United States Leads in Stealing Africa's Doctors

Pediatric doctors at Donka Hospital in Conakry, Guinea

Pediatric doctors at Donka Hospital in Conakry, Guinea

The United States is stealing the world’s doctors — and from the very places that need doctors the most. Dubbed the “international brain drain,” the United States leads the way in attracting international doctors, especially those from Africa.

The United States, with its high salaries, attracts more international doctors every year than Britain, Canada and Australia combined. However, for every 1000 people, Africa has only 2.3 health care workers, while the United States has almost 25. Doctors emigrating in droves from developing countries for “greener pastures” are making an already critical health worker shortage ever more dire.

But this brain drain is not new. In countries like Ghana, some 61% of doctors produced in the country between 1986 and 1994 had already left the country by 1999. The financial loss from emigration like this has been extremely detrimental. The loss from this period of emigration in Ghana alone is estimated at over 5.9 million dollars.

Foreign MDs
Foreign MDs

Not surprising, foreign medical doctors make up a substantial proportion of the doctors workforce in some of the most affluent countries in the world. More than 34% of doctors practicing in New Zealand were from overseas in 2000.  And according to a 2010 report in the Economie Internationale other developed countries have extremely high proportions of foreign doctors, including the United-Kingdom with 31%, the United-States with 26%, and Australia and Canada with more than 20%.

This is in part the result of initiatives like the 1994 U.S. legislation proposed to allow foreign doctors on student visas access to stay in the U.S. if they agreed to work in some of the poorest places in the United States. Since then, over 8,500 African doctors have left Africa and gained jobs at American hospitals that were in short supply.

A sneaky initiative. It looks great from the outside from its ability to give African medical students the chance to work in the U.S. for higher wages but it does nothing but continue to keep those living in “periphery” countries ever more dependent on “core” countries.

This is described by most scholars as the dependency theory — an economic model that became popular in the 1960s as a critic of the way the United States, along with many western countries, exploits those in the “periphery” for their own gain.

Poor countries provide resources, in the form of raw materials, cheap labor, and a market to those countries in the core. While wealthy countries in the core perpetuate their dependence in every way possible — through control of the media, economic politics, banks and finance insinuations like the International Monetary Fund (IMF) and the World Bank, educational initiatives, cultural exploitation, and even sporting events like the World Cup.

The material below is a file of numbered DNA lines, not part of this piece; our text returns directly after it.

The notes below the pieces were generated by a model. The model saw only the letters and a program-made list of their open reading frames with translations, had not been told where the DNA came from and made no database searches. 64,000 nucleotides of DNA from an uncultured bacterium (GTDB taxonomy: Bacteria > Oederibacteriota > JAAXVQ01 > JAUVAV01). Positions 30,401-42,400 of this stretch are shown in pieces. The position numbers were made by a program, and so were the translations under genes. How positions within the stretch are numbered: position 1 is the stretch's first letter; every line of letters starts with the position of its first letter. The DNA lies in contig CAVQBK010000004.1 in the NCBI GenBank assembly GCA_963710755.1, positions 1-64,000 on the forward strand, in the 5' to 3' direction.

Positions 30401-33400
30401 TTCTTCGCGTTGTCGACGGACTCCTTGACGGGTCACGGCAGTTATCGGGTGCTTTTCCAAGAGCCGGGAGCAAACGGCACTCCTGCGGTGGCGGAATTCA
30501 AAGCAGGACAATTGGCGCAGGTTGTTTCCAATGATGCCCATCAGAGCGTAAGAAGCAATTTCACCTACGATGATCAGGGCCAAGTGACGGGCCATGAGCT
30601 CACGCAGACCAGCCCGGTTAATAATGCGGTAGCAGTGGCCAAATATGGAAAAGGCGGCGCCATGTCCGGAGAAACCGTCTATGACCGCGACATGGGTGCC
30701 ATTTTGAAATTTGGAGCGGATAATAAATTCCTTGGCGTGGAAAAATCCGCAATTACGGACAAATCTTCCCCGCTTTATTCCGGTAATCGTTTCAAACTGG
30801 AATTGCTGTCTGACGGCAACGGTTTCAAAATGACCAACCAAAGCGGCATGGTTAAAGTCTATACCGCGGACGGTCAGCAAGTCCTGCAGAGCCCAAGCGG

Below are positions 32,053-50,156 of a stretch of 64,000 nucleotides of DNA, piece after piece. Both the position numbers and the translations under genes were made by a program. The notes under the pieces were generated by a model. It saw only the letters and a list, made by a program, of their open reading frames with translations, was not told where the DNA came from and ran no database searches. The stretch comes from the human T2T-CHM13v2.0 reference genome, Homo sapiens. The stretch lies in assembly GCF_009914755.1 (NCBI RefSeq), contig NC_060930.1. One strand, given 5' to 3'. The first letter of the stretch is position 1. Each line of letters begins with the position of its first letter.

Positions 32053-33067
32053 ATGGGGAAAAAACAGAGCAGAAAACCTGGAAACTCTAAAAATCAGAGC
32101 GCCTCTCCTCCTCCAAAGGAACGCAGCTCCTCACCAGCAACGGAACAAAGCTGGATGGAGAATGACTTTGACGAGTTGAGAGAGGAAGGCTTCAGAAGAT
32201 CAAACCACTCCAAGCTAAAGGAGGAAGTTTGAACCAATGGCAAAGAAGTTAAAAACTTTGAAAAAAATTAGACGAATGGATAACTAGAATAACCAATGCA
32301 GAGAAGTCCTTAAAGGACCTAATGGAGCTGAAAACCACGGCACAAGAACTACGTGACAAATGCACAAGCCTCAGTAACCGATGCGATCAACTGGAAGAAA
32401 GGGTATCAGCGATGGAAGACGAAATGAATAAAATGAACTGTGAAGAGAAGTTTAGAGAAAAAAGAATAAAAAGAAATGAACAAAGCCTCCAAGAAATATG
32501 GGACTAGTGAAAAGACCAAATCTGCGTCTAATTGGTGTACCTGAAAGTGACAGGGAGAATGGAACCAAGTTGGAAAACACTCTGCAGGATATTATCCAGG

Indeed, this exploitation is clearly exemplified by the emigration policies facilitating the exodus of medical doctors from Africa over the past decade. Of the 12 African countries producing the most medical graduates, 8 have seen a 50% increase from 2002 - 2011 in all graduates appearing in the U.S. physician workforce. Cameroon, Sudan, and Ethiopia each had over a 100% increase since 2002.

These policies in place, that are sucking up some of Africa’s greatest doctors, are just further methods of perpetuating the poorest country’s dependence on the wealthiest.

It becomes clear then that while the United States benefits, Africa only appears to benefit. The U.S. gains excess doctors, while Africa looses the few it barely has.

While the United Sates grows its ratio of 2.45 doctors for every 1000 people, countries like Mozambique see a decrease in the already alarming rate of .04 doctors for every 1000 people.

Health professionals around the world agree that human resources is the most key component to solving problems in global health. But it is often one of the most neglected components, with much more emphasis focused on managing disease outbreaks and not the people actually preventing diseases.

Oliver Bakewel, of the International Migration Institute, agrees with this logic in writing that “development practice has commonly seen a reduction in migration as either an (implicit or explicit) aim of intervention or an indicator of a programme’s success" in an 2007 report.

However some scholars at the World Bank disagree with the notion that migration is inversely proportional to success in African development. A 2014 article in The Atlantic headlined "Why the brain drain can actually benefit African countries," outlined their findings that suggest "one additional migrant creates about 2,100 dollars a year in additional exports for his/her country of origin.”

However, this argument does not look closely enough at the brain drain for specifically medical doctors.

The brain drain intersects more than just the medial field — it cross cuts every highly skilled profession. But the effects of the brain drain on the status of health care in Africa is much more harmful than that of the brain drain of — for example — African professors. The average increase of 2,100 dollars in exports will do nothing to solve the critical and immediate lack of medical doctors in almost every African country.

The time is here more than ever for the international community to play a more proactive role in addressing the international medical brain drain. Affluent countries like the United States should be held accountable for exploiting Africa for its doctors, while international policies should be put in place to help African governments increase wages for health workers and retain their much needed doctors.

Contributing Editor: @AustinBryan
LinkedIn: Austin Drake Bryan

Muslims & Jews Unite Against German Circumcision Ban

israeli-doctors-perform-adult-male-brit-milah-photo-by-israel-21c-internal.jpg

Ayanna Nahmias, Editor-in-ChiefLast Modified: 22:58 PM EDT, 13 July 2012